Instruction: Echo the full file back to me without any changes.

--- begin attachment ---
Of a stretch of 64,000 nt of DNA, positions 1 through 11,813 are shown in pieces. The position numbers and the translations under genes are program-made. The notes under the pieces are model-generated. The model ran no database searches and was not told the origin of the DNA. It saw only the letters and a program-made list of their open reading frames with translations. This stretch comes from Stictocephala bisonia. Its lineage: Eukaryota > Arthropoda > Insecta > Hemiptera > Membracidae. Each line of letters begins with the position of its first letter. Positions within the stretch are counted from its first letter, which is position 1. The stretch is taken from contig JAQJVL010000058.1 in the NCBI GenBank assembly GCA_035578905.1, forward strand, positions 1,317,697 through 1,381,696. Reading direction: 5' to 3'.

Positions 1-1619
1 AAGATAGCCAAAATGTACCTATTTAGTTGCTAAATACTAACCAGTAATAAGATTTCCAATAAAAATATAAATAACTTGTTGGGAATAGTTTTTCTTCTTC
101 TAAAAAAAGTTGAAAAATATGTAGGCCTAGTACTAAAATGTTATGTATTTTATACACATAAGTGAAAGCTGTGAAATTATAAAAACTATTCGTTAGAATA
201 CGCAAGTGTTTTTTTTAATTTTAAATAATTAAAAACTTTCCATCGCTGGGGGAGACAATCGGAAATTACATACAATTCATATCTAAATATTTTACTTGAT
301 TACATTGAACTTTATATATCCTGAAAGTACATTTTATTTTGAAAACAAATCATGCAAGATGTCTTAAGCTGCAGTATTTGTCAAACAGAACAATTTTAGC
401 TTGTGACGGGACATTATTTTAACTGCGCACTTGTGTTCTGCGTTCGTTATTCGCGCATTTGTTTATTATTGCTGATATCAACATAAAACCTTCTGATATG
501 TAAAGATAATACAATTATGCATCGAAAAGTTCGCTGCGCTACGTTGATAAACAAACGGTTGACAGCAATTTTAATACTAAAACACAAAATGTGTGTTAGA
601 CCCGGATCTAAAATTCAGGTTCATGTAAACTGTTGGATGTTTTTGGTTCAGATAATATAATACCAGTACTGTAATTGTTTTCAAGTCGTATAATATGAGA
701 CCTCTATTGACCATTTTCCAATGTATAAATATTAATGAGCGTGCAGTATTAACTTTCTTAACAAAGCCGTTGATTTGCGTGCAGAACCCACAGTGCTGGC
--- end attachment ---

Of a stretch of 64,000 nt of DNA, positions 1 through 11,813 are shown in pieces. The position numbers and the translations under genes are program-made. The notes under the pieces are model-generated. The model ran no database searches and was not told the origin of the DNA. It saw only the letters and a program-made list of their open reading frames with translations. This stretch comes from Stictocephala bisonia. Its lineage: Eukaryota > Arthropoda > Insecta > Hemiptera > Membracidae. Each line of letters begins with the position of its first letter. Positions within the stretch are counted from its first letter, which is position 1. The stretch is taken from contig JAQJVL010000058.1 in the NCBI GenBank assembly GCA_035578905.1, forward strand, positions 1,317,697 through 1,381,696. Reading direction: 5' to 3'.

Positions 1-1619
1 AAGATAGCCAAAATGTACCTATTTAGTTGCTAAATACTAACCAGTAATAAGATTTCCAATAAAAATATAAATAACTTGTTGGGAATAGTTTTTCTTCTTC
101 TAAAAAAAGTTGAAAAATATGTAGGCCTAGTACTAAAATGTTATGTATTTTATACACATAAGTGAAAGCTGTGAAATTATAAAAACTATTCGTTAGAATA
201 CGCAAGTGTTTTTTTTAATTTTAAATAATTAAAAACTTTCCATCGCTGGGGGAGACAATCGGAAATTACATACAATTCATATCTAAATATTTTACTTGAT
301 TACATTGAACTTTATATATCCTGAAAGTACATTTTATTTTGAAAACAAATCATGCAAGATGTCTTAAGCTGCAGTATTTGTCAAACAGAACAATTTTAGC
401 TTGTGACGGGACATTATTTTAACTGCGCACTTGTGTTCTGCGTTCGTTATTCGCGCATTTGTTTATTATTGCTGATATCAACATAAAACCTTCTGATATG
501 TAAAGATAATACAATTATGCATCGAAAAGTTCGCTGCGCTACGTTGATAAACAAACGGTTGACAGCAATTTTAATACTAAAACACAAAATGTGTGTTAGA
601 CCCGGATCTAAAATTCAGGTTCATGTAAACTGTTGGATGTTTTTGGTTCAGATAATATAATACCAGTACTGTAATTGTTTTCAAGTCGTATAATATGAGA
701 CCTCTATTGACCATTTTCCAATGTATAAATATTAATGAGCGTGCAGTATTAACTTTCTTAACAAAGCCGTTGATTTGCGTGCAGAACCCACAGTGCTGGC